Stolt Herr Alf
"Stolt Herr Alf" ("Proud Lord Alf") is a medieval Swedish ballad which, due to its content, is thought to originate from pre-Christian times. There are two different manuscripts of this ballad in the National Library of Sweden, and some dialectal words indicate that the ballad was current in south-western Sweden before its documentation.
The Norse god Odin is appealed to with an epithet which has aroused scholarly interest, and he is called Oden Asagrim, meaning "Odin, leader of the Æsir". The suffix -grim is a virtually unique word for "leader" and which is otherwise only attested in the runestone Sö 126, but in the earlier form grim. It is not attested as a noun in the sense "leader" in West Norse sources. In Old Norse, the basic meaning of the adjective grimmr is "heartless, strict and wicked", and so grimmr is comparable in semantics to Old Norse gramr which meant both "wrath", "king" and "warrior".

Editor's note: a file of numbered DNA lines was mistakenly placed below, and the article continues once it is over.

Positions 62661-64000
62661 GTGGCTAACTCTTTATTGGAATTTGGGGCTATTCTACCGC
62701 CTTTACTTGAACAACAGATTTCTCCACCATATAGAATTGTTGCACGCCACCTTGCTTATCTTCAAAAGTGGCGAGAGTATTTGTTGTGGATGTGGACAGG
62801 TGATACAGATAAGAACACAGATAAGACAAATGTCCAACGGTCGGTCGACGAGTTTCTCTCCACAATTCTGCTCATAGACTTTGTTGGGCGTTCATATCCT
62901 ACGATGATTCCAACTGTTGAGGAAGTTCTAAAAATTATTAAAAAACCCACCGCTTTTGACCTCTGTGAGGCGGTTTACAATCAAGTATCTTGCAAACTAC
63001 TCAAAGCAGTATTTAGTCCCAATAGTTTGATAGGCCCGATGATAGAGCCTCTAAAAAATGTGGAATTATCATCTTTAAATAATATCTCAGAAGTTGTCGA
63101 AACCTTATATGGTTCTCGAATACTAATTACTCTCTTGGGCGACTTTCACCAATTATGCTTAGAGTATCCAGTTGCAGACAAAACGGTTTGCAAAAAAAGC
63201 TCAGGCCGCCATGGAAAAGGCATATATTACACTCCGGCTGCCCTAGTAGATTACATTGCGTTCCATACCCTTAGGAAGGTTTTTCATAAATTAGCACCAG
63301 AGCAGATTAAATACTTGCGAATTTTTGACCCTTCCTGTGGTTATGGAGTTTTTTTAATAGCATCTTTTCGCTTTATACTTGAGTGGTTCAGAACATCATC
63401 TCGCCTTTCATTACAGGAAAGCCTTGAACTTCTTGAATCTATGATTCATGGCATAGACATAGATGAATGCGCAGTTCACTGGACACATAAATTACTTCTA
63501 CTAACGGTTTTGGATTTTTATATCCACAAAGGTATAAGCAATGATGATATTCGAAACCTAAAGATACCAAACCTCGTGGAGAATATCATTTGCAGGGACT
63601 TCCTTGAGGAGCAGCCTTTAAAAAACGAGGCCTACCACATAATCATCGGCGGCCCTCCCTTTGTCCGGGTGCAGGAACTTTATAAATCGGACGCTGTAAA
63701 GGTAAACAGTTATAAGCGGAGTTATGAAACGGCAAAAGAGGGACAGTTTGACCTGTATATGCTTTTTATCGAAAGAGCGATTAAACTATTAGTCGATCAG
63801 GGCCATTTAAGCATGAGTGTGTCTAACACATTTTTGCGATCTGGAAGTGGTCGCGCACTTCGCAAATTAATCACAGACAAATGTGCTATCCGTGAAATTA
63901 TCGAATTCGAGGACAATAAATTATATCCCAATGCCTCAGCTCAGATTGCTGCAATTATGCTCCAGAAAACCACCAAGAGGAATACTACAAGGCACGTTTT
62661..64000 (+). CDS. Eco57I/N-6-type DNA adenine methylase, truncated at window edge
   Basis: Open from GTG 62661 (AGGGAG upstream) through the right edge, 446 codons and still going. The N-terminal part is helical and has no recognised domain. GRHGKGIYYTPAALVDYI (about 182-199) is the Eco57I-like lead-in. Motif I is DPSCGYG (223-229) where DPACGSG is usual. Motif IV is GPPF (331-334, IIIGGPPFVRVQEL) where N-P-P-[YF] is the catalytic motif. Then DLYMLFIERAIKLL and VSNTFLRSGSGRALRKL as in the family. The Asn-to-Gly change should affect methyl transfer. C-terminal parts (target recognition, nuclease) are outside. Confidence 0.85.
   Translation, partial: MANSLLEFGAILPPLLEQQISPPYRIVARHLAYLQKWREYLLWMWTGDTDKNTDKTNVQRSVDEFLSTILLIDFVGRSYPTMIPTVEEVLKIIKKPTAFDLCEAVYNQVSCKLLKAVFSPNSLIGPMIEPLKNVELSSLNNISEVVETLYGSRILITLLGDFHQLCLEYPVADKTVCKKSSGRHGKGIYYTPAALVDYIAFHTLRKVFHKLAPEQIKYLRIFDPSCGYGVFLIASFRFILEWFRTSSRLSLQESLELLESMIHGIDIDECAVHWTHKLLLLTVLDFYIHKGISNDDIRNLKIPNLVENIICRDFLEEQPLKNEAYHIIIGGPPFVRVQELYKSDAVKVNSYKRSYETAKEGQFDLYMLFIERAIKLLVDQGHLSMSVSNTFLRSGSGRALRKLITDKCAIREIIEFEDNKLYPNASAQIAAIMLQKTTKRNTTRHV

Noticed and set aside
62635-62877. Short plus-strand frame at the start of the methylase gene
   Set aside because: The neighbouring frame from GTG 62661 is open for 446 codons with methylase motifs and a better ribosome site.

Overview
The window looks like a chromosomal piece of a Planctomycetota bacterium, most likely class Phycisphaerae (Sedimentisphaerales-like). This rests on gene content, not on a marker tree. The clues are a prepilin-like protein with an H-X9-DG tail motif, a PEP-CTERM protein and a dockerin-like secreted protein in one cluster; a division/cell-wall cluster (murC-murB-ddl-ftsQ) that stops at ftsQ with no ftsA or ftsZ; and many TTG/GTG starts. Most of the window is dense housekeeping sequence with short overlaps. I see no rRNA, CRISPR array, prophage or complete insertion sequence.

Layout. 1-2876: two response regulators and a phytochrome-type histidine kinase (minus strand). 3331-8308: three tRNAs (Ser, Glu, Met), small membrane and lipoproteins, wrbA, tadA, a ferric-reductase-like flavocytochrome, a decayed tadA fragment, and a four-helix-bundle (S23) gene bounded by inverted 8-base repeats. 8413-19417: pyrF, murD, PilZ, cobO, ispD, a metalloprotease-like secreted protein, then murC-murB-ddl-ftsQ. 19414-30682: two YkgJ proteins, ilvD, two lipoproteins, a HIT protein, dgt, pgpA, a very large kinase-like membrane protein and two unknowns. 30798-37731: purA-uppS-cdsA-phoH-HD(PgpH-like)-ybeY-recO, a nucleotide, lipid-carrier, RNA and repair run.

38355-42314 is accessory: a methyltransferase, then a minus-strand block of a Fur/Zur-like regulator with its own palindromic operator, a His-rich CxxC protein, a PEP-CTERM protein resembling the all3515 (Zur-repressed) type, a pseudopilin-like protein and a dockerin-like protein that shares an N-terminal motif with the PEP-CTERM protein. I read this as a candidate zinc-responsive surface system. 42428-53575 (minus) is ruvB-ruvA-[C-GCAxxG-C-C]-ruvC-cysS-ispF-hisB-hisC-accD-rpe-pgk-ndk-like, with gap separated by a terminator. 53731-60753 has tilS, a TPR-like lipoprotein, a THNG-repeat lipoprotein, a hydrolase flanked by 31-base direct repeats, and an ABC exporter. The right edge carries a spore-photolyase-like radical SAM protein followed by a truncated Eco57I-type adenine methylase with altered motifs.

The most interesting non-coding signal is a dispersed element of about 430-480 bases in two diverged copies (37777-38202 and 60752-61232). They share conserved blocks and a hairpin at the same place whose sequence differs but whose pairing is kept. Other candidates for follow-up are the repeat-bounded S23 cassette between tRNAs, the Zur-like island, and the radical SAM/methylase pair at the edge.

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Other articles related to "stolt herr alf, alf":
... The ballad tells that Lord Alf's wife woke up from a nightmare ... Lord Alf told his wife that she must not worry and instead go to sleep again ... The next day Lord Alf rode to his father-in-law, King Asmund, with his retinue and asked the king for a house where they could sleep during the night ...
Famous quotes containing the word herr:
“God is subtle, but he is not malicious.
[Raffiniert ist der Herr Gott, aber boshaft ist er nicht.]”
—Albert Einstein (18791955)